The Goulburn Workers Stags emerged victorious in the annual Bowning Sevens tournament on Saturday, after a day full of cricket under the blazing sun.
The temperature reached 28 degrees, however with little shelter and no wind it certainly felt hotter.
This was particularly true for the fielding sides, who were by and large put to the sword once the match balls lost their ability to swing and seam.
Captain of the winning Goulburn side Jack Murdoch effused praise for his team’s performance, and in particular their batting.
“The final was good. We had some games that went our way early on, and in the final, scoring , which we thought was a good score,” he said.
“Yeah, like I’m the biggest hitter, so it’s always nice to have a team with me in it,” Murdoch said over raucous laughter from his teammates.
“Josh Ryrie and Jesse Cao opened every game today, [and] I don’t think Josh Ryrie got out once. He got all 30’s which was handy having someone like that coming in early and just clearing the ropes for fun.”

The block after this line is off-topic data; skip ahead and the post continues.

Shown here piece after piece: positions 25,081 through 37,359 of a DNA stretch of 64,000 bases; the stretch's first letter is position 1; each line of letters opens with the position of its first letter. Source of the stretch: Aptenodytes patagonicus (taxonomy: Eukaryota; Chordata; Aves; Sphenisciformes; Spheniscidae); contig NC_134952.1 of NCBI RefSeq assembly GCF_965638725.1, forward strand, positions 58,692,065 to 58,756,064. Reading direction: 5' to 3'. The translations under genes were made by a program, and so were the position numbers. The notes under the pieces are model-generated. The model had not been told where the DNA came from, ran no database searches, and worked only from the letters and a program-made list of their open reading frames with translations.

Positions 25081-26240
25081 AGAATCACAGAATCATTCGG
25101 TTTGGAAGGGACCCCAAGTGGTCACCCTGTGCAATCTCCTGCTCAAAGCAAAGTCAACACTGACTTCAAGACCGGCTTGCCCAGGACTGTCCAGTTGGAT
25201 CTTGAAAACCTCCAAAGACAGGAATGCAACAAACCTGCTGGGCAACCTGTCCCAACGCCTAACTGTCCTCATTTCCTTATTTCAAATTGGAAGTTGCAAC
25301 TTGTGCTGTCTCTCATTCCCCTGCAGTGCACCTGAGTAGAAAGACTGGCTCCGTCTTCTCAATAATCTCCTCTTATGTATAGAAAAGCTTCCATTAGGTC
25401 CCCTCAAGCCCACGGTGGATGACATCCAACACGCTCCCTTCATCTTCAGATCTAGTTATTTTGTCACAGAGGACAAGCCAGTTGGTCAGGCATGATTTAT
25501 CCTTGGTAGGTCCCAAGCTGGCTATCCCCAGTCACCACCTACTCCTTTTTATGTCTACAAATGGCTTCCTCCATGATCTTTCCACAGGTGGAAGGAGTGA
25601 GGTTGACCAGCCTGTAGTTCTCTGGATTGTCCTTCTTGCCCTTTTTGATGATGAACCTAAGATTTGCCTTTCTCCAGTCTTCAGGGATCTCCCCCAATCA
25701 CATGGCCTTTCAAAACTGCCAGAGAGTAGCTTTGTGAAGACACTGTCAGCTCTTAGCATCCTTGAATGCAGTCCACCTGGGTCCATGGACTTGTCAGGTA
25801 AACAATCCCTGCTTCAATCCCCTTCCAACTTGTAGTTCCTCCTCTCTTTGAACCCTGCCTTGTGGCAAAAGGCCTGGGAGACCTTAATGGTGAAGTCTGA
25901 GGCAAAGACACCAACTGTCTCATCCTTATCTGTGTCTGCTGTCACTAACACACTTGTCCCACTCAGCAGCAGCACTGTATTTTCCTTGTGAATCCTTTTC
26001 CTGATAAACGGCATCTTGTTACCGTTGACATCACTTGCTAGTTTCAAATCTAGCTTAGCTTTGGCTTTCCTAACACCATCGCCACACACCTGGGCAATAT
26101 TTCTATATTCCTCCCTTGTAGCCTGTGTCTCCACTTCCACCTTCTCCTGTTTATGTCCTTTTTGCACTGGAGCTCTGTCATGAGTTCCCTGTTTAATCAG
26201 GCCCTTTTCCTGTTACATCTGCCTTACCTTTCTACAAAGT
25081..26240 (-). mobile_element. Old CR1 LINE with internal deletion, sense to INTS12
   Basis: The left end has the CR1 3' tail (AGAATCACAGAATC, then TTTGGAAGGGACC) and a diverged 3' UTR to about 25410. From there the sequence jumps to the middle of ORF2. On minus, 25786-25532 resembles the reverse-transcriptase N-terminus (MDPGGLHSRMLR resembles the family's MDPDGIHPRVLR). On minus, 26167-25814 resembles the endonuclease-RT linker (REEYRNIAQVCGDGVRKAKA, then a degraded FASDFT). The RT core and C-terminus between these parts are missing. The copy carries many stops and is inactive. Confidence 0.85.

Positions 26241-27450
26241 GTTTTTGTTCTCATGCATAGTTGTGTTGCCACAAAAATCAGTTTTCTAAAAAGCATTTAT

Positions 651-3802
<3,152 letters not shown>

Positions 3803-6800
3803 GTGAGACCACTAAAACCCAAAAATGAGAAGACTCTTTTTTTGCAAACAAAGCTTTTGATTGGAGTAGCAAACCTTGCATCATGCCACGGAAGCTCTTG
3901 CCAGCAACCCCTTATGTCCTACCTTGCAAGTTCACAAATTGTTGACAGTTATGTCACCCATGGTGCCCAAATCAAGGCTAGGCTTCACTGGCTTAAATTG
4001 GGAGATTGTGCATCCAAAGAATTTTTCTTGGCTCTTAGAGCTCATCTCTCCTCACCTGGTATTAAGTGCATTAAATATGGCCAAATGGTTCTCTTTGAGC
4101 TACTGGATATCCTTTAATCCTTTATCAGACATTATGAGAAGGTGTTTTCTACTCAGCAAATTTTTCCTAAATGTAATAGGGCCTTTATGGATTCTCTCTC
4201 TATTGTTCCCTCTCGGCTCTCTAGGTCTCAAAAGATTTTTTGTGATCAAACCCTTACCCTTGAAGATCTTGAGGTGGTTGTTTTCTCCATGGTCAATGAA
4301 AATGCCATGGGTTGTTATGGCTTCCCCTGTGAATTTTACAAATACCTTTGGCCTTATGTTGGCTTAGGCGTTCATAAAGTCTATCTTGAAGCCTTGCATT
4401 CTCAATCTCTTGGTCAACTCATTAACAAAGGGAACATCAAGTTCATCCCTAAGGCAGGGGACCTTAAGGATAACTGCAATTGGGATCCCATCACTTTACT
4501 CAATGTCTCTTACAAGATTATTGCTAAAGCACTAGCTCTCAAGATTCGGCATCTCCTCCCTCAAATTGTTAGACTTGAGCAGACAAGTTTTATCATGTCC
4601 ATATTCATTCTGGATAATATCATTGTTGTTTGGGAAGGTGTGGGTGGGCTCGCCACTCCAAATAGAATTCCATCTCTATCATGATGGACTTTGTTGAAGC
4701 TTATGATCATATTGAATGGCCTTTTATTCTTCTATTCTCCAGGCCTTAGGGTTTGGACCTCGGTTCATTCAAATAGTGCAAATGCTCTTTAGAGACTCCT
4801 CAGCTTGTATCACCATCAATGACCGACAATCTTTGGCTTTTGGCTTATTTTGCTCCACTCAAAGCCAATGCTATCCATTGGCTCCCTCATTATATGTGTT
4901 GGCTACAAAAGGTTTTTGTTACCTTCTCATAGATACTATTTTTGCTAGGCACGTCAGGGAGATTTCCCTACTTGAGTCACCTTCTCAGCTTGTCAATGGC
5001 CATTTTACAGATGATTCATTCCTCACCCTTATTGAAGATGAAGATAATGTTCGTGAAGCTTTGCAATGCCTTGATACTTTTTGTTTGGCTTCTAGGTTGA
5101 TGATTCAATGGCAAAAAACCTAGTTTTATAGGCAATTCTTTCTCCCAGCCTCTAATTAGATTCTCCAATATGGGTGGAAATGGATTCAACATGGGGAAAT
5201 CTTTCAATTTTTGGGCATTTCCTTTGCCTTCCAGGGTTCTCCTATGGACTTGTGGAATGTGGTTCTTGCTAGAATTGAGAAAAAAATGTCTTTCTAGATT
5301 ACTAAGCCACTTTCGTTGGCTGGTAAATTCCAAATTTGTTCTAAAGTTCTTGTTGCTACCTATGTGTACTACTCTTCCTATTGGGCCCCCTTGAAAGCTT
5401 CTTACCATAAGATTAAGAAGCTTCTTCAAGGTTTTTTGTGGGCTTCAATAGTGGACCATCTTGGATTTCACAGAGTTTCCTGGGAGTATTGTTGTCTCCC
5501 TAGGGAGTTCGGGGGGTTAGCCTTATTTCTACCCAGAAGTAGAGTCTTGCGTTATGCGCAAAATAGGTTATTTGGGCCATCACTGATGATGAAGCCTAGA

Ryrie’s form was one of the highlights of the day. He often retired less than halfway through the six-over innings, and was the catalyst for several overs which went for more than 20 runs.
The Stags played the final against the second Goulburn team in the tournament: the Young Guns.
In a match that began nearly an hour late in fast-fading sunlight, the Stags batted first and powered their way to 104, courtesy of another thunderous innings from Ryrie.
The Young Guns were consistent in reply, and eventually worked their way to needing 28 off the final two overs, which was ahead of the required run rate at the start of the innings.
However, a tidy penultimate over, which only cost three runs, left the Young Guns needing an unlikely 25 off the last over, of which they fell 11 runs short.
It was a remarkable success for the Stags in their first Bowning Sevens tournament.
‘Yeah, it’s good,” Murdoch said. “[This is the] first time we’ve come and done this.”
“It’s good to have a win. [It was a] good day for everyone, hot day [too].”